on 15 October 20
Spark has everything going right for it, from user admiration to client satisfaction, Spark is the new favorite of one and all when it comes to dealing with big data streaming and analysis. As a matter of fact, spark streaming analytics is the best solution for the real-time distributed computation. It was incubated at University of California at Berkeley in AMP Lab and then taken up by Apache Incubator. It emerged as a premium project of the year 2014. Spark and Storm, have a lot in common but Spark indeed is a general-purpose distributed computing platform. Spark streaming analytics has now become the norm and giving run for the money to its competitors.
Spark is an efficient replacement of MapReduce functions of Hadoop. It can run on a Hadoop cluster as it relies on YARN for resource allocation. Apart from this, the beauty of Spark is that it can also gel with Mesos for scheduling. Besides, it can also run on its own with the help of its built-in scheduler. One must note that distributed file system is required if it is not using Hadoop and running on a cluster.
Spark can be programmed with multi-language programming as it is written in Scala. It also has specific API support for Scala, Python, and Java. It also has adapters that make it compatibles with data stored in various sources which may be as diverse as HDFS files, Cassandra, Hbase, and S3.
The most startling thing about Spark is that it supports multiprocessing and uses libraries involved. Spark also supports a streaming model which comes from many spark modules including purpose-built modules for SQL, Access, and Machine Learning along with Stream processing.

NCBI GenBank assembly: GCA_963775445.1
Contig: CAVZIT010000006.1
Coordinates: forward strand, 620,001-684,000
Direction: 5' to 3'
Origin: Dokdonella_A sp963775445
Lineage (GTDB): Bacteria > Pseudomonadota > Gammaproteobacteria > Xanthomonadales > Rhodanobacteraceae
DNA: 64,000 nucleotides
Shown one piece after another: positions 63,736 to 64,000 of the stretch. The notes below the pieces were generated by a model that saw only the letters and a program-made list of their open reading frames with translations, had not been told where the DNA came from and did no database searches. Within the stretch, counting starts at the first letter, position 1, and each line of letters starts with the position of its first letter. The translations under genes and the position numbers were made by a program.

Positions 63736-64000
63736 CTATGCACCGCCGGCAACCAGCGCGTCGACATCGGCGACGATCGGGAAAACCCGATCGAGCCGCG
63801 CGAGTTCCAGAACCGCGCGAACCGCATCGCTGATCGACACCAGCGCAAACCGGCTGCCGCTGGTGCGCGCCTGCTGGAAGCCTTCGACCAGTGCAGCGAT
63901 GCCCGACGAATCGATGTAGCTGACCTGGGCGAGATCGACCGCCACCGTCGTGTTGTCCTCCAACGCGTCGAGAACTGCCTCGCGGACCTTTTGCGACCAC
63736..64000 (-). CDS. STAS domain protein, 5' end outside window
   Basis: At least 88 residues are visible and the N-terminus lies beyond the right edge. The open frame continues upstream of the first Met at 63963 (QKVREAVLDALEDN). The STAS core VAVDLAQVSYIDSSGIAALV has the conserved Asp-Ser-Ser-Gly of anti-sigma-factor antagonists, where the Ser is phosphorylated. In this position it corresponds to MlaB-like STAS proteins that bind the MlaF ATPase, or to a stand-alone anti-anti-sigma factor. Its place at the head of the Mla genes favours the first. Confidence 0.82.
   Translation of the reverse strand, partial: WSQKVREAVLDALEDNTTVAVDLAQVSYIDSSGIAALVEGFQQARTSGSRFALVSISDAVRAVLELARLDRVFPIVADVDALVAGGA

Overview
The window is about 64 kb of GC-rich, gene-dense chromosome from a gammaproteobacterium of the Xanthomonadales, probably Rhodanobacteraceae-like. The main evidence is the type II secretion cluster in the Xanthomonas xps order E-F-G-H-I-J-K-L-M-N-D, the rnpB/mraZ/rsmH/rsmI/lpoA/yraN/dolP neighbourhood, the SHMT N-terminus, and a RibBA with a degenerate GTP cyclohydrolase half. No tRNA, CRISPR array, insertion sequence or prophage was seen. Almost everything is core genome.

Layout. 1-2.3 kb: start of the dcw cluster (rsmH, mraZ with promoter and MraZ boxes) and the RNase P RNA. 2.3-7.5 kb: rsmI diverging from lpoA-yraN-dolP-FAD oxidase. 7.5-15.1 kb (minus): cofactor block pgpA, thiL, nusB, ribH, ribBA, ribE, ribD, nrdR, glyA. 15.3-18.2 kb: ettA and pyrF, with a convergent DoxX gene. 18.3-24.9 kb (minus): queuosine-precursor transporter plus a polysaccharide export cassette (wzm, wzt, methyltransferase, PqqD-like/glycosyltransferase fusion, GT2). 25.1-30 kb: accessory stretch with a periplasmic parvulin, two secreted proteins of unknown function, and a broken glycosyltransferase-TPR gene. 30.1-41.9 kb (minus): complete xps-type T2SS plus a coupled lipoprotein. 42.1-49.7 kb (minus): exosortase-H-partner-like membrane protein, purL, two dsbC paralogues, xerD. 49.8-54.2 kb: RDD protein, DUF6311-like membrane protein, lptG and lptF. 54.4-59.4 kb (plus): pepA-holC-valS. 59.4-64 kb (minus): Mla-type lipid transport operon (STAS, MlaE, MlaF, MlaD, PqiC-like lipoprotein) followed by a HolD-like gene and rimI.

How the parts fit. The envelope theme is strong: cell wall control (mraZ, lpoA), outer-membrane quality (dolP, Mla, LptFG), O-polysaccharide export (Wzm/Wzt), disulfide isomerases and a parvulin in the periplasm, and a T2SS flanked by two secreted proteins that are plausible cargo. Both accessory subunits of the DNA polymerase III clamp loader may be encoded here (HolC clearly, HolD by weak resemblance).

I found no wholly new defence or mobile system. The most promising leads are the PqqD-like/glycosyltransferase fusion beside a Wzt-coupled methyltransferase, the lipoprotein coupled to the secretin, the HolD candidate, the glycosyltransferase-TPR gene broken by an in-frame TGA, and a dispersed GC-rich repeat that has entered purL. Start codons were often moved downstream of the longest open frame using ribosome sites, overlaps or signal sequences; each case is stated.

Spark also gives the facility of an interactive shell that can perform quick-and-dirty prototyping and explore data in real time with the help of Scala or Python APSs.
Spark overpowers Storm
If one was to compare Spark with Storm, the major difference comes in the functionality of the two. In spark, one works with API that interweaves consecutive method calls to invoke earlier operations whereas in Storm classes have to be created and interfaces to be decided upon. The Data scientists find Spark processing of Data more convenient and hassle free while the Storm is rather cumbersome and asks for greater skills and experience from the user.
Indeed Spark is the ultimate answer for massive scalability and can handle production clusters with thousands of nodes. Now it has been firmly established through numerous documents and tests that Spark is faster, highly scalable and flexible open source distributed computing framework which goes well with Hadoop and Mesos. It supports several computational models, including streaming, graph-centric operations, SQL, Access and Machine Learning. Spark can be easily used to develop real time analytics as well.
Now that most people are choosing Spark over Storm, the supremacy of Spark is already established beyond doubt and it is being dubbed that future belongs to Spark in big data analysis. Besides, if one is working with Hadoop and you would be dealing with graph processing, SQL and Access or batch process there is nothing better than putting your money on Spark.
However, you would do well to make a factor by factor analysis of Storm and Spark before making an informed decision. You could test both platforms after benchmarking with the estimated workload before adopting it.
At times one could find that a mix of both Storm and Spark is ideal then you could go for both as we all know, both are open source and therefore very affordable.
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